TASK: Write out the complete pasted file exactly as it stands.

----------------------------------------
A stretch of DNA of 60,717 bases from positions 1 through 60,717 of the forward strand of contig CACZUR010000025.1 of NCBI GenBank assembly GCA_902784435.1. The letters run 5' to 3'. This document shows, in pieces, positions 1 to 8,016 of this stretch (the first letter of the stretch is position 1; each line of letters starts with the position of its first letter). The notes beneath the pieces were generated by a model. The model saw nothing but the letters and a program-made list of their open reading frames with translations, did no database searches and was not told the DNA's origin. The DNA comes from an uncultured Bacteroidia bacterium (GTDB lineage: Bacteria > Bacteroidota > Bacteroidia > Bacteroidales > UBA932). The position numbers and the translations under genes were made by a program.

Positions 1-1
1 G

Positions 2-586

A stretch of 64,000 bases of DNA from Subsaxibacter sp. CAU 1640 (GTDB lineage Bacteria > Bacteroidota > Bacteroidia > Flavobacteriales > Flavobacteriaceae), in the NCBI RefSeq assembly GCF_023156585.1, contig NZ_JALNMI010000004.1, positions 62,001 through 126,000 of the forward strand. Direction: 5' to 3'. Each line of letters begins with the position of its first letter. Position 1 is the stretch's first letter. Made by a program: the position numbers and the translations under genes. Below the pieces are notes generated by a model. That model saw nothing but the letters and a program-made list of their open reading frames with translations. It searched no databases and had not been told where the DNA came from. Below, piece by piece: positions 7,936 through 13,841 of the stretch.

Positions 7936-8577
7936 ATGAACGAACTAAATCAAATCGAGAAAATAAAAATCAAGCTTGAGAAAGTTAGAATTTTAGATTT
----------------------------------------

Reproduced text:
A stretch of DNA of 60,717 bases from positions 1 through 60,717 of the forward strand of contig CACZUR010000025.1 of NCBI GenBank assembly GCA_902784435.1. The letters run 5' to 3'. This document shows, in pieces, positions 1 to 8,016 of this stretch (the first letter of the stretch is position 1; each line of letters starts with the position of its first letter). The notes beneath the pieces were generated by a model. The model saw nothing but the letters and a program-made list of their open reading frames with translations, did no database searches and was not told the DNA's origin. The DNA comes from an uncultured Bacteroidia bacterium (GTDB lineage: Bacteria > Bacteroidota > Bacteroidia > Bacteroidales > UBA932). The position numbers and the translations under genes were made by a program.

Positions 1-1
1 G

Positions 2-586

A stretch of 64,000 bases of DNA from Subsaxibacter sp. CAU 1640 (GTDB lineage Bacteria > Bacteroidota > Bacteroidia > Flavobacteriales > Flavobacteriaceae), in the NCBI RefSeq assembly GCF_023156585.1, contig NZ_JALNMI010000004.1, positions 62,001 through 126,000 of the forward strand. Direction: 5' to 3'. Each line of letters begins with the position of its first letter. Position 1 is the stretch's first letter. Made by a program: the position numbers and the translations under genes. Below the pieces are notes generated by a model. That model saw nothing but the letters and a program-made list of their open reading frames with translations. It searched no databases and had not been told where the DNA came from. Below, piece by piece: positions 7,936 through 13,841 of the stretch.

Positions 7936-8577
7936 ATGAACGAACTAAATCAAATCGAGAAAATAAAAATCAAGCTTGAGAAAGTTAGAATTTTAGATTT